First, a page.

ITV share price’s 42% plunge symbolises market oversaturation
The FTSE 100 media company’s shares have nearly halved since 11 February, as strong financial results were overshadowed by its increased investment in streaming.
The UK’s tightening monetary environment and Russia’s war in Ukraine are acting as general depressant factors on all UK companies. But ITV (LON: ITV) shares owe most of their fall to last week’s announcement that the media company is significantly upping investment in streaming.
ITV share price: full-year results
The FTSE 100 company’s total external revenue rose 24% to £3.453 billion year-over-year, while profit before tax rose from £325 million to £480 million. And EBITA was up 42% to £813 million, driven by ‘the strong recovery in the advertising market; resumption of productions; and tight cost control.’ Meanwhile, net debt fell from £545 million to £414 million, as the company maintained strong liquidity of £1.5 billion.
Total advertising revenue rose by 24% to its highest in ITV history, within which video on demand advertising rose 41%. Moreover, 93% of the top 1,000 commercial broadcast programmes on TV were on ITV in 2021.
Meanwhile, streaming viewing hours were up 22%, as monthly active users rose 19% to 9.6 million. ITV boasted this now makes it ‘the largest ad funded premium streaming service in Europe,’ having delivered a 28% compounded annual growth rate since 2018.
Accordingly, the company plans to ‘supercharge our streaming business,’ with ‘key’ new service ITVX expected to launch in Q4 with 15,000 hours of content. ITV is hoping to ‘at least doubling digital revenues to £750 million and enabling us to double streaming viewing, double MAUs and double subscribers by 2026.’ Viewers will be able to choose between a free ad-supported version or paying a premium to watch ad-free.
ITV is currently making a ‘significant incremental investment in our digital-first content budget;’ investing £1.23 billion into streaming in 2022 and £1.35 billion in 2023. As 13% of revenue came from streaming in 2021, up from 10% in 2020, ITV argues it has ‘a clear ambition and strategy to be a leading streamer in the UK and an expanding global force in content.’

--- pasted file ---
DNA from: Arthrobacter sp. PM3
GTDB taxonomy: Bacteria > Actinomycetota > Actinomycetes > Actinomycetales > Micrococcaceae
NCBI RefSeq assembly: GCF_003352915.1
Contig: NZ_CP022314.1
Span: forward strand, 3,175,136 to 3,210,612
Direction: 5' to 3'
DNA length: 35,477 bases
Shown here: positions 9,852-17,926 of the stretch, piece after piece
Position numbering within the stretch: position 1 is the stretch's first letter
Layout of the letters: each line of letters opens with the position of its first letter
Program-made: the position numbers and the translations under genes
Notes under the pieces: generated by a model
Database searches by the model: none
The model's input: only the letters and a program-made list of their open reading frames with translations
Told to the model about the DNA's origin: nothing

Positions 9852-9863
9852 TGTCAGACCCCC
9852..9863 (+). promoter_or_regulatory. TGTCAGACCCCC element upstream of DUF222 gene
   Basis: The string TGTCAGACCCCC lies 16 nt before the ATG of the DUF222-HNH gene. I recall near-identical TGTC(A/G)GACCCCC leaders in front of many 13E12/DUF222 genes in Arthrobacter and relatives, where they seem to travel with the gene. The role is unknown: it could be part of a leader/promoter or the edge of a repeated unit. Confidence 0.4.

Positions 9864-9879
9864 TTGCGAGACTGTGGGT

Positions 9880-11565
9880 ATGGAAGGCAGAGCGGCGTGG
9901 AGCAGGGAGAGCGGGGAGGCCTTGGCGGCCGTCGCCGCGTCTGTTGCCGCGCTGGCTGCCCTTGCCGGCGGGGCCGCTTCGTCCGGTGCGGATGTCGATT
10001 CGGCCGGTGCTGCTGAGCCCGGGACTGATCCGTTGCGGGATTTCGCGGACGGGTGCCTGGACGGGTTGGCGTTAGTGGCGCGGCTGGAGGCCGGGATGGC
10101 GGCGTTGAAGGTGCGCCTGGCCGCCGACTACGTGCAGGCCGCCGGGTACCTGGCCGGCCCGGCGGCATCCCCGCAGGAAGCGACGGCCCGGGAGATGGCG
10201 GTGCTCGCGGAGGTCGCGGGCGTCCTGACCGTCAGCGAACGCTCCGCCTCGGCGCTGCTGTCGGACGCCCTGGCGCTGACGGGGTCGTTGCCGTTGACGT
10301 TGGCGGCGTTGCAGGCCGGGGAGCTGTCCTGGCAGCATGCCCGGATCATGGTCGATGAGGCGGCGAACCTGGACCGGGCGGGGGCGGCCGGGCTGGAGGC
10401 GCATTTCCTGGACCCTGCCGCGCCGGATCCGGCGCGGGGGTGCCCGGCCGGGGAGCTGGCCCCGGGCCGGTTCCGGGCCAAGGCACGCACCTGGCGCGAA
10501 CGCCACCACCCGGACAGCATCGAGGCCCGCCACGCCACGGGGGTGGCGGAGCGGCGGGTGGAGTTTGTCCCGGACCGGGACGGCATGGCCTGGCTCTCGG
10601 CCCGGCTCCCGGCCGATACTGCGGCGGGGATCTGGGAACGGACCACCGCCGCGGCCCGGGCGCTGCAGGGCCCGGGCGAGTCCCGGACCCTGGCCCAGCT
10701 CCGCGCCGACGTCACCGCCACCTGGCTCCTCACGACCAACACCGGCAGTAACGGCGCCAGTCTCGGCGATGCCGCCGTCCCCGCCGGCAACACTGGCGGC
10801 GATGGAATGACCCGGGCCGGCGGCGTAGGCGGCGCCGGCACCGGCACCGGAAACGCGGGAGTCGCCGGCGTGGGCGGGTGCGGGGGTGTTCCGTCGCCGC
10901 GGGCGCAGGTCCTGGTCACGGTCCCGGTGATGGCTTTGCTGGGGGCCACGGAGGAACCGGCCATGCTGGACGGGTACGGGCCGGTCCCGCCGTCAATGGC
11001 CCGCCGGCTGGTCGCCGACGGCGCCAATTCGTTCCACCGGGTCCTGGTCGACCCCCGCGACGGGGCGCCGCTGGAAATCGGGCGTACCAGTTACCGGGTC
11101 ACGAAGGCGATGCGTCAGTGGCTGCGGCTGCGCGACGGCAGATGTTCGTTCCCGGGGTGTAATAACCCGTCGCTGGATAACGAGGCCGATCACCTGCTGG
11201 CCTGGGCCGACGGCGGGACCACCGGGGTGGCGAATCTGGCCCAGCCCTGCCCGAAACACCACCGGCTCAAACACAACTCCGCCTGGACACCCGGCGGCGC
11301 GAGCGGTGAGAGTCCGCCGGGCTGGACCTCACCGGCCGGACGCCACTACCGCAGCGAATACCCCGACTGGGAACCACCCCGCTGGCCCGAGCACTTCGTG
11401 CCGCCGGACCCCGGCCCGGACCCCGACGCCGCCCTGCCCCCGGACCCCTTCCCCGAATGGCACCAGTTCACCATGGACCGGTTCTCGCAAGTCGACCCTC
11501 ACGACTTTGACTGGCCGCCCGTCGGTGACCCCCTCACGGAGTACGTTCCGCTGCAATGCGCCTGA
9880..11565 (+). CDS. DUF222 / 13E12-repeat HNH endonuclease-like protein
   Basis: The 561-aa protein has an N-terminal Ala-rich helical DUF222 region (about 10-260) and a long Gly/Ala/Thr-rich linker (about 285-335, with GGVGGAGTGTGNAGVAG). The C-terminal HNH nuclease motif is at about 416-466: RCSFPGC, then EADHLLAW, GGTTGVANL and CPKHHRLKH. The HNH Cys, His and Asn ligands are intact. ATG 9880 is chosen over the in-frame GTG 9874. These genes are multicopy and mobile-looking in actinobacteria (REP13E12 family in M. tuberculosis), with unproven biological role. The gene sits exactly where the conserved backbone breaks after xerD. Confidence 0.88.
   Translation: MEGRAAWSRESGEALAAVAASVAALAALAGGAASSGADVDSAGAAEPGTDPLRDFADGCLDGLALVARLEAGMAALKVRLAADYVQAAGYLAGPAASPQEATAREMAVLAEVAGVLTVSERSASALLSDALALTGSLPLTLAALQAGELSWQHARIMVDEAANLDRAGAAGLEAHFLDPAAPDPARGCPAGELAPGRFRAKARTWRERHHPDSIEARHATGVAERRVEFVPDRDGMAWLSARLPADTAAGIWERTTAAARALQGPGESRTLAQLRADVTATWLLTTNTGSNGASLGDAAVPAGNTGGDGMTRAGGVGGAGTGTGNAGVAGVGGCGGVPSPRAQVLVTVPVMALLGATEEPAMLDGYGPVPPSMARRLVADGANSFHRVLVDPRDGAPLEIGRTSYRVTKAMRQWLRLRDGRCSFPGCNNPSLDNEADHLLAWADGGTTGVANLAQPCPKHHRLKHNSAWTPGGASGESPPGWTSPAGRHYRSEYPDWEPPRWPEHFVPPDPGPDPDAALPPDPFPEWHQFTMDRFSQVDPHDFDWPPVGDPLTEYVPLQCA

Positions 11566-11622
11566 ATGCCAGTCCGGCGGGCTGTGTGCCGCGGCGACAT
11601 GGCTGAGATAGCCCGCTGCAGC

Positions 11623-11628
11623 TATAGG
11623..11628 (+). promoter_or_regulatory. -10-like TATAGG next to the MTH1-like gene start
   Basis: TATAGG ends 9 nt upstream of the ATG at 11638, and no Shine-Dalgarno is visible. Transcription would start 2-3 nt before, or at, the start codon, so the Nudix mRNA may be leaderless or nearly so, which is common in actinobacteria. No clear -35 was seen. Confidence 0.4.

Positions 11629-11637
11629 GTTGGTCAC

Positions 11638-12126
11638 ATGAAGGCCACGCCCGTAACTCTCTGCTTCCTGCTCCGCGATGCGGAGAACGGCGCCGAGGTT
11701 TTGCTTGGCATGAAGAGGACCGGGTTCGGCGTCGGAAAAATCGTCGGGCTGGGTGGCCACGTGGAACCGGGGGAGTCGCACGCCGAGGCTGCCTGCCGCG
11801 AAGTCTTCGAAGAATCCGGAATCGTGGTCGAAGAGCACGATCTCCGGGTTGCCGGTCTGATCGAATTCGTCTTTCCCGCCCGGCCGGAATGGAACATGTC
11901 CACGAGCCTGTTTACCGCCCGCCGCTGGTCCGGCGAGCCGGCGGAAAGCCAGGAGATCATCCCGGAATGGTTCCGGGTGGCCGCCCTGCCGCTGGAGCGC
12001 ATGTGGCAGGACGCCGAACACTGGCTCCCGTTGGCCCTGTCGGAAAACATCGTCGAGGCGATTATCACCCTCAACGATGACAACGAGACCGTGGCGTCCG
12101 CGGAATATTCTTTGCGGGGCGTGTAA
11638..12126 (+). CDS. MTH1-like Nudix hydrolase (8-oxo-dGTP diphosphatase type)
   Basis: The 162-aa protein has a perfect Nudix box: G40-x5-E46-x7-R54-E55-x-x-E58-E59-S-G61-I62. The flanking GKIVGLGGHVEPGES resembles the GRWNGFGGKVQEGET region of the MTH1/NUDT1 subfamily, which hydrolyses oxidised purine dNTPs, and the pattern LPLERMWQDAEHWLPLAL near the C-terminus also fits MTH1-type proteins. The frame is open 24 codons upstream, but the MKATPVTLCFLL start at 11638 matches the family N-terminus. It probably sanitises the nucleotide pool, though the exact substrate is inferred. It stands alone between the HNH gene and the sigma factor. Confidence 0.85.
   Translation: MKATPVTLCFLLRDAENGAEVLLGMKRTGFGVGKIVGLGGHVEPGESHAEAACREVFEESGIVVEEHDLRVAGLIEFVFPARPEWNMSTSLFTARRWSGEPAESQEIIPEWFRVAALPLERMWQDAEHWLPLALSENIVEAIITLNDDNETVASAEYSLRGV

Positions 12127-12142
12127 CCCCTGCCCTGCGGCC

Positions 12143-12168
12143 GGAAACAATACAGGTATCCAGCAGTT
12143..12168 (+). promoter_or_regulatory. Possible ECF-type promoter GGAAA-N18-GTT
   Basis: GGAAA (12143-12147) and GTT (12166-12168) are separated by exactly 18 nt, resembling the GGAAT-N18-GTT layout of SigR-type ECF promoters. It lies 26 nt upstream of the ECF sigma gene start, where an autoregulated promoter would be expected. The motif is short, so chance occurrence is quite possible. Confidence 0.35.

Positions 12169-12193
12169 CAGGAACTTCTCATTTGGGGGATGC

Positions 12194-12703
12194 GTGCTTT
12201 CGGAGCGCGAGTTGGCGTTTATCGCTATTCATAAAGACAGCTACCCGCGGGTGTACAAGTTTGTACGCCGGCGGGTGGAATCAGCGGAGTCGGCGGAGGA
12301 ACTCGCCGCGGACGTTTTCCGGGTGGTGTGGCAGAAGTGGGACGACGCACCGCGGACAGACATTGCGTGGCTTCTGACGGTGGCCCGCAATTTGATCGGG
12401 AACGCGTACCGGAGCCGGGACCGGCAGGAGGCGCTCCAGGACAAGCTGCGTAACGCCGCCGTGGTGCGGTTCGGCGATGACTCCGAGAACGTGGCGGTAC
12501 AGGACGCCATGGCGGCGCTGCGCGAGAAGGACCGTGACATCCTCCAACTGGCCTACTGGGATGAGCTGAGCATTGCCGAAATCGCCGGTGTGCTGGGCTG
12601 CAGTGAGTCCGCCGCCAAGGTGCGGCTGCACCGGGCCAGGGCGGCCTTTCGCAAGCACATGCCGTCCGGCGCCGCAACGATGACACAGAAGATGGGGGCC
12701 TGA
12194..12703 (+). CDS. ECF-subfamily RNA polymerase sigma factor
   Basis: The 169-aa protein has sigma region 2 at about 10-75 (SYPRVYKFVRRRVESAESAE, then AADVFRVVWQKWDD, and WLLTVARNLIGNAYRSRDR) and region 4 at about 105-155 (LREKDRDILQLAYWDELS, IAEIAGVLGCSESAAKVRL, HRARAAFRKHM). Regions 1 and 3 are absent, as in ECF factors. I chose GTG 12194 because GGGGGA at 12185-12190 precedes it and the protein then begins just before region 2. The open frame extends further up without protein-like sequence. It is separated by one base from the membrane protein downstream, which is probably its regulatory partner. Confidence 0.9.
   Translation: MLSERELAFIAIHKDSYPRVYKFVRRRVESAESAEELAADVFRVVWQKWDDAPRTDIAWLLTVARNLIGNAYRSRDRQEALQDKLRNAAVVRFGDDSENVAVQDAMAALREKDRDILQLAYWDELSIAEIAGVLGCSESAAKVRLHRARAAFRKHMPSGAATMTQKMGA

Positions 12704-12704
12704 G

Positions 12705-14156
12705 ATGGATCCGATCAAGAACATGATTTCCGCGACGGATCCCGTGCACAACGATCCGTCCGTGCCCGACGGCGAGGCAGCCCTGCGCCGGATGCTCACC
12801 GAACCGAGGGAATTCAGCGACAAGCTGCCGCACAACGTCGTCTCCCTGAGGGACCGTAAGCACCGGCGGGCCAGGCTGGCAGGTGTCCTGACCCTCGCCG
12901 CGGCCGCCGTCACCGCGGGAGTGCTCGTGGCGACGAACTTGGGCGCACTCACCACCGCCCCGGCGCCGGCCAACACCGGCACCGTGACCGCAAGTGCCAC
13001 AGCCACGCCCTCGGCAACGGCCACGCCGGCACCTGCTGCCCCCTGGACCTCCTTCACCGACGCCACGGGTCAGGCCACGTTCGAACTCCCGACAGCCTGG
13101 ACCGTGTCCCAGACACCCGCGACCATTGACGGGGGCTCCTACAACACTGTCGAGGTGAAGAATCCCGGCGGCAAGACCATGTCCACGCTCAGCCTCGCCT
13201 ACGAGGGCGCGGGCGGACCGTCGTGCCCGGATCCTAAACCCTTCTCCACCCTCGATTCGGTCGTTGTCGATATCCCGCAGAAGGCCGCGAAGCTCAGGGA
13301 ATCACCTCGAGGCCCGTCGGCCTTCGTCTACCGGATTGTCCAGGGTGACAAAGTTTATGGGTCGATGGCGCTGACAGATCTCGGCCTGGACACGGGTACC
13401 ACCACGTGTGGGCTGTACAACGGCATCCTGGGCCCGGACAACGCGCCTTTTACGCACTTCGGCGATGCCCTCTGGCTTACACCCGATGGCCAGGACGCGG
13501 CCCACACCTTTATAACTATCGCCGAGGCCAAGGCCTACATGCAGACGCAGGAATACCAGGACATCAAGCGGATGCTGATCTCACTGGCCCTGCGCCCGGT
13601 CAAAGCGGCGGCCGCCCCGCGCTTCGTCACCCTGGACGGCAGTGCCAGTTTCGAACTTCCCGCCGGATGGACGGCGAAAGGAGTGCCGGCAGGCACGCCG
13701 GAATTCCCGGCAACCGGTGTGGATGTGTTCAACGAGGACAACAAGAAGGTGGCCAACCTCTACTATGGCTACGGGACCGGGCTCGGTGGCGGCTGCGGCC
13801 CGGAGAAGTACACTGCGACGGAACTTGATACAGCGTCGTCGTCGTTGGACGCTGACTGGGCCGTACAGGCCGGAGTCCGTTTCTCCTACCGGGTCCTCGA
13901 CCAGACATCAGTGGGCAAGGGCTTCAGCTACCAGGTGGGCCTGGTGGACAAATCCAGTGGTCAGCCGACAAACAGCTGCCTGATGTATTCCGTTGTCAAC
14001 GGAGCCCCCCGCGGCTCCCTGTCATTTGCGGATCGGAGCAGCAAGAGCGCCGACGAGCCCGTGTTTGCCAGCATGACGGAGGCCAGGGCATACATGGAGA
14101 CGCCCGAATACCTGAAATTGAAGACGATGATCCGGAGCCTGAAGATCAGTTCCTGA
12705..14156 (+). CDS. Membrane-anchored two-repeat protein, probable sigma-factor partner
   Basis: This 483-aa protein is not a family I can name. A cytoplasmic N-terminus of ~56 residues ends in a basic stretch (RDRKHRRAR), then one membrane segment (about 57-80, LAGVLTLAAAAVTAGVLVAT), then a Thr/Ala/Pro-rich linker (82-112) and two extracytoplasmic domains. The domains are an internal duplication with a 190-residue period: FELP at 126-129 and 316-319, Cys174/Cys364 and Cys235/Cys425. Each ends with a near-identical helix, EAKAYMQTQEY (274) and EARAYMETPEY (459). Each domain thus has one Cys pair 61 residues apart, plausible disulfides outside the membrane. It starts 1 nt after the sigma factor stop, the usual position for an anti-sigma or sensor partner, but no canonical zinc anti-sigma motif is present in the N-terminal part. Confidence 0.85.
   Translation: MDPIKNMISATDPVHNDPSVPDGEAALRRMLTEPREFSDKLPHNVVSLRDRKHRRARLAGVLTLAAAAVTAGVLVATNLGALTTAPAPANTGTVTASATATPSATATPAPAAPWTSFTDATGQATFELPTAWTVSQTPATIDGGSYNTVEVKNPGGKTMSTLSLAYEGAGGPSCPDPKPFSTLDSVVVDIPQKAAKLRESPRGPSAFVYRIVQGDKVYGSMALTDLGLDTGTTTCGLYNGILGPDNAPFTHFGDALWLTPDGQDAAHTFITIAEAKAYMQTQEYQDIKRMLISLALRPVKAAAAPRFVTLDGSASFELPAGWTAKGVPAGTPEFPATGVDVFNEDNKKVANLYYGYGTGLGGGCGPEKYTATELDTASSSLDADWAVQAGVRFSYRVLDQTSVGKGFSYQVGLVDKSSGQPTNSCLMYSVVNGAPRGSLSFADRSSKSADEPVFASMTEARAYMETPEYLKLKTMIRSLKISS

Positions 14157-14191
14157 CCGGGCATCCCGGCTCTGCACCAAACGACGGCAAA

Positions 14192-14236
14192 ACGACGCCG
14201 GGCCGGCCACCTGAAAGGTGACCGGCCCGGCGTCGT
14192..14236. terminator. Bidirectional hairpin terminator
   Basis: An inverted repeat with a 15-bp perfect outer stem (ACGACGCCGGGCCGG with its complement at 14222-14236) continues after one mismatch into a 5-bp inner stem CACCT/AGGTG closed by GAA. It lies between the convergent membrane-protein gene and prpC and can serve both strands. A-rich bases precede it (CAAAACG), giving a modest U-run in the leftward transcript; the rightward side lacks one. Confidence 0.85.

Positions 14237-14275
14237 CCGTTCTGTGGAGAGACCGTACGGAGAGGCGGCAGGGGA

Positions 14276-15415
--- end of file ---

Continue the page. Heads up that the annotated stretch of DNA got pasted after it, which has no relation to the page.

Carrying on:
However, Berenberg analyst Sarah Simon believes ITV is ‘spending more because they’re losing eyeballs,’ arguing that ‘you’ve got Netflix, Amazon, Comcast, Discovery+, Facebook Watch, YouTube — there’s just so much.’ And ITV’s investment case is that it can compete with these titans of entertainment.
In the early days of Netflix, it offered virtually every desirable show or film as studios had no other option but to lease out their titles to the pioneer. But now, sought-after content is spread out amongst a dozen providers. And a global cost-of-living crisis is squeezing household budgets.
This is inevitably creating problems. Poorer consumers left unable to afford multiple services are returning to pirated content, while dwindling disposable income is forcing consumers to subscribe to fewer services. Already, Kantar research suggests the mean UK household is subscribed to an average of only 2.3 services. ITV might struggle to justify a spot on the streaming roster.
Moreover, the global spend on streaming content rose 14% to $220 billion in 2021 and will rise to $230 billion in 2022. Ampere Analysis’s Hannah Walsh believes this will be ‘primarily driven by subscription streaming services as the battle in the original content arena intensifies.’ ITV cannot match this level of financial firepower.
But with its market cap under £2.9 billion ($3.8 billion), ITV is little more than pocket change to trillion-dollar competitors like Apple or Amazon. This could make it a potential takeover target, as the streaming wars move to the consolidation stage.
And encouragingly, Chairman Peter Bazalgette, CEO Dame Carolyn McCall, and CFO Chris Kennedy spent a combined £250,000 on company shares after results were posted last week.
The ITV share price was worth 124p under a month ago. It has strong UK brand recognition, and its ad-supported strategy could see it generate significant revenue from cash-strapped consumers. Of course, whether this revenue will be enough to support continued cash-intensive content generation is another matter entirely.
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